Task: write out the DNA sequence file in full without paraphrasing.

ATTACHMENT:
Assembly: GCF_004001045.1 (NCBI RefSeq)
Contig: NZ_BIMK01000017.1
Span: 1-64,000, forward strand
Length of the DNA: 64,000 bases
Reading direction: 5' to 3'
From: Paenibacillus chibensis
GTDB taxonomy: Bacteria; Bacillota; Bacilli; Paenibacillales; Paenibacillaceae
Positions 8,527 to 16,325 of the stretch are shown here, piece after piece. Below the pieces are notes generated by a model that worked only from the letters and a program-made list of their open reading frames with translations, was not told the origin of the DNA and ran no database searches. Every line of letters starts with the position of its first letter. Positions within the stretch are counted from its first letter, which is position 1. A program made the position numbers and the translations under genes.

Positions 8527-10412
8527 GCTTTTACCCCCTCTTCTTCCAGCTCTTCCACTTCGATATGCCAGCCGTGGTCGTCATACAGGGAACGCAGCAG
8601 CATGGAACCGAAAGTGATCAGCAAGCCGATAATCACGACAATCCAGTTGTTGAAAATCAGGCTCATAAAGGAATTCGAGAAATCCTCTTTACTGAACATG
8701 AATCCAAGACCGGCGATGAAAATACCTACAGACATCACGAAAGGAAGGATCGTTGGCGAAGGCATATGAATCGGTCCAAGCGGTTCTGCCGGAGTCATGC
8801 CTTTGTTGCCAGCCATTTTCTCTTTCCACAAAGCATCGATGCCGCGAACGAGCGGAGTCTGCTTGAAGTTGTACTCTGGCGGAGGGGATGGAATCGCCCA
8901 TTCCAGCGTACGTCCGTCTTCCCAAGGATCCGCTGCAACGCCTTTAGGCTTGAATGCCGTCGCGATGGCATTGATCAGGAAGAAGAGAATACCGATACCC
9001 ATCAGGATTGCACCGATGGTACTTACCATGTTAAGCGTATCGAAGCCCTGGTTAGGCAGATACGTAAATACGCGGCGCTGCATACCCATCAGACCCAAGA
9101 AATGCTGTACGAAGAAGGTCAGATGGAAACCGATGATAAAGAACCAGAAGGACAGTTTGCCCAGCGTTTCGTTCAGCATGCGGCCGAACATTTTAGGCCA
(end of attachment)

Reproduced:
Assembly: GCF_004001045.1 (NCBI RefSeq)
Contig: NZ_BIMK01000017.1
Span: 1-64,000, forward strand
Length of the DNA: 64,000 bases
Reading direction: 5' to 3'
From: Paenibacillus chibensis
GTDB taxonomy: Bacteria; Bacillota; Bacilli; Paenibacillales; Paenibacillaceae
Positions 8,527 to 16,325 of the stretch are shown here, piece after piece. Below the pieces are notes generated by a model that worked only from the letters and a program-made list of their open reading frames with translations, was not told the origin of the DNA and ran no database searches. Every line of letters starts with the position of its first letter. Positions within the stretch are counted from its first letter, which is position 1. A program made the position numbers and the translations under genes.

Positions 8527-10412
8527 GCTTTTACCCCCTCTTCTTCCAGCTCTTCCACTTCGATATGCCAGCCGTGGTCGTCATACAGGGAACGCAGCAG
8601 CATGGAACCGAAAGTGATCAGCAAGCCGATAATCACGACAATCCAGTTGTTGAAAATCAGGCTCATAAAGGAATTCGAGAAATCCTCTTTACTGAACATG
8701 AATCCAAGACCGGCGATGAAAATACCTACAGACATCACGAAAGGAAGGATCGTTGGCGAAGGCATATGAATCGGTCCAAGCGGTTCTGCCGGAGTCATGC
8801 CTTTGTTGCCAGCCATTTTCTCTTTCCACAAAGCATCGATGCCGCGAACGAGCGGAGTCTGCTTGAAGTTGTACTCTGGCGGAGGGGATGGAATCGCCCA
8901 TTCCAGCGTACGTCCGTCTTCCCAAGGATCCGCTGCAACGCCTTTAGGCTTGAATGCCGTCGCGATGGCATTGATCAGGAAGAAGAGAATACCGATACCC
9001 ATCAGGATTGCACCGATGGTACTTACCATGTTAAGCGTATCGAAGCCCTGGTTAGGCAGATACGTAAATACGCGGCGCTGCATACCCATCAGACCCAAGA
9101 AATGCTGTACGAAGAAGGTCAGATGGAAACCGATGATAAAGAACCAGAAGGACAGTTTGCCCAGCGTTTCGTTCAGCATGCGGCCGAACATTTTAGGCCA